HBO’s ‘Chernobyl’ Gives Voice To Ordinary Soviets’ Horror Of Socialism
The nuclear glow of the colorless sky in Belorussian Palissia is the most genuinely disturbing cinematography on TV right now. HBO’s “Chernobyl” mini-series is so vividly drab, I almost smell cement particles in my living room.
The Soviet small town consists entirely of concrete towers, and the government buildings sport naked grey walls decorated only with the obligatory likenesses of Lenin. The characters mention cement quite a bit, and the explosion site was eventually covered by the material to prevent further leakage of radioactive matter.
“Cement” happens to be the title of the foundational novel of socialist realism written by Fyodor Gladkov. I’m sure the creators of the miniseries are aware: they seem to have done an admirable job of going native.
Homages to Native Andrei Tarkovsky
The film has the appearance of a Soviet “postcard” — or a Tarkovsky movie. When still in the USSR, the dissident director Andrei Tarkovsky had to work with inferior-quality domestic film. In his 1979 science fiction classic “Stalker” he turned technical limitations into creative advantage, using poisonous greens to conjure a haunting atmosphere.
Since “Stalker” is set in a supernatural military-guarded Zona in the aftermath of the 1986 Chernobyl nuclear power plant explosion, when the Exclusion Zone was created around the reactor, Russians began talking about Tarkovsky’s film as a prophetic foretelling of the nuclear catastrophe. It is still a thing: contemporary tour guides of the Zone are called Stalkers.
Some of the reviewers objected to how the HBO series creator Craig Mazin has dramatized the events, pointing that, for instance, only two plant employees perished inside the compound immediately following the explosion, while the film shows a half a dozen meeting untimely torturous deaths. These critics are forgetting that they are watching a work of fiction, so being fake but accurate is entirely permissible. So far, the miniseries has been pretty darn accurate.
The scenes of plant workers walking, Stalker-like, into the core of the reactor are a quite literal homage to Tarkovsky. Beyond the imitation of the faulty second-world film technology, the slow, charged action is eerily reminiscent of the master’s.
Scene after scene, director Johan Renck creates the atmosphere of psychological horror: birds and helicopters falling out of the sky, invisible particles traveling through the European continent, poisoning the soil between the two Eastern Slavic capitols of Kiev and Minsk — and beyond.
The Socialist Aspects Heighten the Horror
Make no mistake: the horror the viewer witnesses onscreen is the horror of socialism. Of the good socialism, mind you. Not of the Stalinist era, but of the final decades of the Soviet Union when, although the gulag had significantly shrunk in size, the country remained a suffocating mess of official lies, incompetence, and fear. By the time reactor number four has exploded on the shores of Pripyat, the new Secretary General Mikhail Gorbachev has already labeled that period zastoi, or stagnation.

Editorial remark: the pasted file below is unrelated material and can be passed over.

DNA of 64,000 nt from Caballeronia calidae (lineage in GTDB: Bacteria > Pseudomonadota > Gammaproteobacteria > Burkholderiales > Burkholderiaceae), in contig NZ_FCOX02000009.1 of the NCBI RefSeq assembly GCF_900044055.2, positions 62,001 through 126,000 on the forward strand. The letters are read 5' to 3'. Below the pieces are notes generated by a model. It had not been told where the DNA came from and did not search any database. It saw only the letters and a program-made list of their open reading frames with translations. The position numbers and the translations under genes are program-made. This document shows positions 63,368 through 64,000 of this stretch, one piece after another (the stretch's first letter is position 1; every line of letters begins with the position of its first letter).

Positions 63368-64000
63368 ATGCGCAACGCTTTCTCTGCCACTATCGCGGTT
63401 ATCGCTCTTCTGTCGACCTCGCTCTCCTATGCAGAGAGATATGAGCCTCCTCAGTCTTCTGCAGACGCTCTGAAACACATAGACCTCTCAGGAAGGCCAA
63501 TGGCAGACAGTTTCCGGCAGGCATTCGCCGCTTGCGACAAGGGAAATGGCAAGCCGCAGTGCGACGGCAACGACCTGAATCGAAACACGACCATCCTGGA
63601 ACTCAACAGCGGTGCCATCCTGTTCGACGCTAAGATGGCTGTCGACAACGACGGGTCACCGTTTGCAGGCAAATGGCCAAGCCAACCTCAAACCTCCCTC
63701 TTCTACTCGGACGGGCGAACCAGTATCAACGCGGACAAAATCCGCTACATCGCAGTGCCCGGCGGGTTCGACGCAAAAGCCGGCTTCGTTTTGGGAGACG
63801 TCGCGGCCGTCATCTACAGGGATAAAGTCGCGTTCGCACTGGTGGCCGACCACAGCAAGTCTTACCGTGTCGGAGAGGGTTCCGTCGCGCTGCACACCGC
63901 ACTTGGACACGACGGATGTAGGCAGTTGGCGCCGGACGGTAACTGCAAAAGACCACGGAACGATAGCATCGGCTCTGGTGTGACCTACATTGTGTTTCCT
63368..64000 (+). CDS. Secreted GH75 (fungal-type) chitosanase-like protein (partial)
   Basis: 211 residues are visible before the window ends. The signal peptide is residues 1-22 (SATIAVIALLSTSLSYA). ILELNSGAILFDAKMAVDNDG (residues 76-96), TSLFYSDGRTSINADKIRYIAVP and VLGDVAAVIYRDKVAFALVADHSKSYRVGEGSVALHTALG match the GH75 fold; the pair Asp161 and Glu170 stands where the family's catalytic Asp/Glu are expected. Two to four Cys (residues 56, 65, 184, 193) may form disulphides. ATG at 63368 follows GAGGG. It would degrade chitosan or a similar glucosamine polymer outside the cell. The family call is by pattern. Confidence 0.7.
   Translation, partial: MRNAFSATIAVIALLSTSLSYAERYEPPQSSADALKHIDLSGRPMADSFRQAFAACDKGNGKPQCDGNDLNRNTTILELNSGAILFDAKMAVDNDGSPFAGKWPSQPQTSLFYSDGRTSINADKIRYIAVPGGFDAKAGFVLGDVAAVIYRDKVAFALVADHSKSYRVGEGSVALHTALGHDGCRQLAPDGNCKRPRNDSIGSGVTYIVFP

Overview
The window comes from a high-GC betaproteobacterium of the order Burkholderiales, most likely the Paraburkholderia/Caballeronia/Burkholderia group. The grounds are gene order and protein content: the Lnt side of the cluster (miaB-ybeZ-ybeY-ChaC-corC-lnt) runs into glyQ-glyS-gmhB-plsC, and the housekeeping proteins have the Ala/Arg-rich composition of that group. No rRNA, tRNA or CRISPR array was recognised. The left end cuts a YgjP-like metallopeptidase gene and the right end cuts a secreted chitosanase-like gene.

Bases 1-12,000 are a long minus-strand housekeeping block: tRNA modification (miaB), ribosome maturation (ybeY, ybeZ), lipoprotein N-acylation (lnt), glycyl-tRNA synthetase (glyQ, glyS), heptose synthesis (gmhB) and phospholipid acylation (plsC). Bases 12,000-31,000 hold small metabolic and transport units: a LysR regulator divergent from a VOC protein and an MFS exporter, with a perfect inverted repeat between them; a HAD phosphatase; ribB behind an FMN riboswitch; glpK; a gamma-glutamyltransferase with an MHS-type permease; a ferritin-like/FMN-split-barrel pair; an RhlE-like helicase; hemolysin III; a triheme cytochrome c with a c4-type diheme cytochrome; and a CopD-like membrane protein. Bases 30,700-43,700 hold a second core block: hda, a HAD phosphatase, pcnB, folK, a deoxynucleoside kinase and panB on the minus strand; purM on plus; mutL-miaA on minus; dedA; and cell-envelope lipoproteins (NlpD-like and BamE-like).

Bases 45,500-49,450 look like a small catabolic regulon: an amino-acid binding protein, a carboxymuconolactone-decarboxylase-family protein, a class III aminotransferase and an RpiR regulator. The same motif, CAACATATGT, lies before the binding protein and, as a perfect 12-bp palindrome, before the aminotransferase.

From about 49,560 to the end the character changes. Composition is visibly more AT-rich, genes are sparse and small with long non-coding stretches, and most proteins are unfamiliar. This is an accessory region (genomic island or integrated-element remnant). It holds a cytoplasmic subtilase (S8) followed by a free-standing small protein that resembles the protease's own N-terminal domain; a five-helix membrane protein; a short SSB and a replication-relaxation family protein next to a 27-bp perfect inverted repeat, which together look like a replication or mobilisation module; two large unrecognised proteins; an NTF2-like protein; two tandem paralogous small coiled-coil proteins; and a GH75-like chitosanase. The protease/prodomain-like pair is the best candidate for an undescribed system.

None of the artistic devices Mazin and Renck employ would successfully create the atmosphere of terror were not the omnipresent KGB, and the obdurate secrecy and the never-ending power trip of the nomenklatura, so lucidly written into the script. It doesn’t matter that fewer people perished at the plant on the night of the explosion, what matters is that indifferent provincial microtyrants, in what in the United States is called “CYA mode,” again and again sent their inferiors to sure death, and the security apparatus couldn’t care less. They were more concerned with saving face.
The incompetence and deadly insistence on secrecy of those in power is contrasted with the heroism of the ordinary men the regime cannibalizes to perpetuate itself, and the precarious position of intelligentsia.
To be sure, Chernobyl’s heroes didn’t sacrifice themselves to prop up Gorbachev personally, but out of a sense of duty coupled with a soldier-like mentality. Russia (and Ukraine, and Belarus) are very much the kind of countries run on a sense of duty, and, as in the years following the dissolution of the Soviet Union, promises of future paychecks. Yet the regime would have immediately collapsed if not for the stoic fortitude of the everyday people.
Science Is Merely a Tool of Power